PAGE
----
I woke up at a reasonable time considering yesterday, I thought I would be a little more resistant to getting back on the bike. Again, yesterdays effort meant that starting out was slow- it took me ages to ride down the I28 to the toilets just off the trail. My hopes were dashed when I mistook South Pass City and a hot breakfast for Atlantic City. But after a short climb I was there and demolishing a full cooked breakfast and stack of pancakes (I find the reputation of American pancakes falls short on taste- they are always too acidic).
After riding around the tiny town trying to find my way out, after a short climb I was on the flats and looking forward to what looked like a flat and easy day. I was mistaken, as most that have ridden the Great Divide Basin can attest. The first difficulty is the directions: there are no real distinguishing features to signfy turn off roads, the map does not always have enough detail to differentiate between a driveway/lesser trail and the real trail. At a couple of places especially before the turn off to Crooks Gap road I spent some time working out which way to go, and even then, setting off gingerly. The second problem is the road: most of it is average rutted trail, but after the turn off to Crooks Creek road its sand. I spent my time weaving across the road, trying to fine patches where the sand does not look as deep but ended up still having my speed significantly checked. The third problem is the isolation: the was no water between Sweetwater River and A&M Reservoir even though the map says there should be, something that I mentioned in my post, and that I hoped would be put in Purvis update (“Duty of Care” anyone?). I didn’t have any problem with the water as I had been warned by the guys I met the day before, the complete lack of trees and shade was a little more uncomfortable. Riding past one of the only ranches (deserted of course) I was approached by an ewe. With the lack of other sheep and people in the area, I assumed that she had been left behind. She followed me up to a caravan that had a cowboy (the only person I saw for 120 miles) and I presume he took “care” of her. He offered me water but I had plenty. The fourth problem is the weather: the heat was uncomfortable but bearable (even without shade), the wind was annoying. A headwind followed me from before midday the 50 miles to County Road 63. The combination of sand and wind before the reservoir was demoralising (note when I say “demoralising” it is more of an annoyance that depresses me because most of the time it means I will be moving slower. It pisses me off but the thought of stopping (in the middle of nowhere) doesn’t enter the equation).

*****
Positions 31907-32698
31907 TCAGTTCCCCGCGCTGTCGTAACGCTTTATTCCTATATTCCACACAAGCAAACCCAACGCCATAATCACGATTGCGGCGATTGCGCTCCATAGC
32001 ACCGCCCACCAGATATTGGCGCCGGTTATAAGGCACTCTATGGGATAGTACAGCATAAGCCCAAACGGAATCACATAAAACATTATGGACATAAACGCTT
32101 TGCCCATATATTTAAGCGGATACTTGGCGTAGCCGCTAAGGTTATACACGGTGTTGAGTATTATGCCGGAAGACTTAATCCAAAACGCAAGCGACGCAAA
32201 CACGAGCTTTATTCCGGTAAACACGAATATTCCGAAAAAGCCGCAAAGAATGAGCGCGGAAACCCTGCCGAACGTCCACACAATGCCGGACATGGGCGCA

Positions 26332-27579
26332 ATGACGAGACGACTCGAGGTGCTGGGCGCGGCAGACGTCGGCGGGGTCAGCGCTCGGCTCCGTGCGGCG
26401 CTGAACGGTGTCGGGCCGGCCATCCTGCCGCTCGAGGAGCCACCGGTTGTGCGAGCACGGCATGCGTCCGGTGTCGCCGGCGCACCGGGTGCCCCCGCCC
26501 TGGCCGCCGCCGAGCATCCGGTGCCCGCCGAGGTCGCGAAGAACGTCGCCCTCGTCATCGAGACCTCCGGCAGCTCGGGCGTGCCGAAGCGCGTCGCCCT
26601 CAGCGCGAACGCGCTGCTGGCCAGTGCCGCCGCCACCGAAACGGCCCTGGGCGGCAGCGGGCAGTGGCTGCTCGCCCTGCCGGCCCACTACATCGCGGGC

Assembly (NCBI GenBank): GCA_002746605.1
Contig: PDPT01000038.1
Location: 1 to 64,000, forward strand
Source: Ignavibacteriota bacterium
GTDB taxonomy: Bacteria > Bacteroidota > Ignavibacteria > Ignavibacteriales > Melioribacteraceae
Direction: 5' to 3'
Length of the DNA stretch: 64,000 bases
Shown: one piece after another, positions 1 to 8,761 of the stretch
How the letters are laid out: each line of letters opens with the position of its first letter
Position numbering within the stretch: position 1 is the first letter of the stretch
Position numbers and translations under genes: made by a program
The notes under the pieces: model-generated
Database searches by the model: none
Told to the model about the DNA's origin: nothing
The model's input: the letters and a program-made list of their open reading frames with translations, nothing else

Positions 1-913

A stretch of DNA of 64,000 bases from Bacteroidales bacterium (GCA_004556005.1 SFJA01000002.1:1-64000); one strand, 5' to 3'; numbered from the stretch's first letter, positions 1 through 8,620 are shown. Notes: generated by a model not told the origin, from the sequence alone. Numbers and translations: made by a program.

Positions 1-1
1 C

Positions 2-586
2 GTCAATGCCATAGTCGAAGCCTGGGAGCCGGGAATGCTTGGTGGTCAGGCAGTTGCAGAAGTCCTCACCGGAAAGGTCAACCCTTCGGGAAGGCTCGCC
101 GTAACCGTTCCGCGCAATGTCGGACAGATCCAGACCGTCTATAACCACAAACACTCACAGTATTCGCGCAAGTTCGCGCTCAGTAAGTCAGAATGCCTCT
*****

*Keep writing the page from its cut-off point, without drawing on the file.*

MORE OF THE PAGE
I debated bypassing the reservoir, but I wanted to be sure I had enough water if the rest of the day proved harder than I expected. The scenery through the day, though bland, was pretty amazing- a flat desert bowl, ringed by mountains, and it made great scenery when I ate a late lunch with my feet in the water.
I moved fast after the feed, aided by a slight downhill (even though the headwind had seemed to change 90 degrees while I had stopped- for future GDR’ers I would assume a headwind the whole way). When I hit the pavement of County Road 63 I was stoked to find myself sitting at 20 miles per hour, and a glance at the map said flat till Rawlins- with the maintenance of the speed, I could make up time I had lost during the day and get to Rawlins by dinner- Sweet!
You can see the cars on the I-287 from a fair way off, and I was aided later by their lights I got closer and the sun went down. I turned onto the I-287 and immediately met two guys doing Transamerica. They had heard about the race, and I then made the mistake of dropping them on the climb up onto a plateau. It seemed to take forever to cross the divide by nighttime, and the two guys caught back up to me. We chatted in the dark and were going to share a room until one of them flatted and I kept riding.
I came down into Rawlins and immediately got lost- unlike Butte where there were several signs on the highway explaining the way to motels and food outlets, there seemed to be none on the way in. I quickly found myself in surburbia. I asked some guy which way to go and we chatted for a few moments, but I was keen to find a motel and food (it was 10.30 and I was hoping the bigger town would have more open later) and he seemed to want to tell me his whole life story, so I thanked him and exited.
I stopped at the first motel I saw and luckily it was still open. I got a room and asked the owner to help me call Dominos. Of course they had just closed so I was left with not much food to eat and I was starving. The owners were a young Indian couple and thankfully they offered me some dahl heavily spiced with cumin and unbelievably hot due to some other ingredient and some roti’s. The room was very cheap and luckily the tv worked. I was tired after two days of 150 miles and I could barely walk from the office to my room, but I had achieved what I wanted/needed to by getting to Rawlins at this time and the plan was to take the next day easier. I had a great shower and ate half a jar of penut butter and the rotis (the dahl was dangerously hot- I couldnt risk it).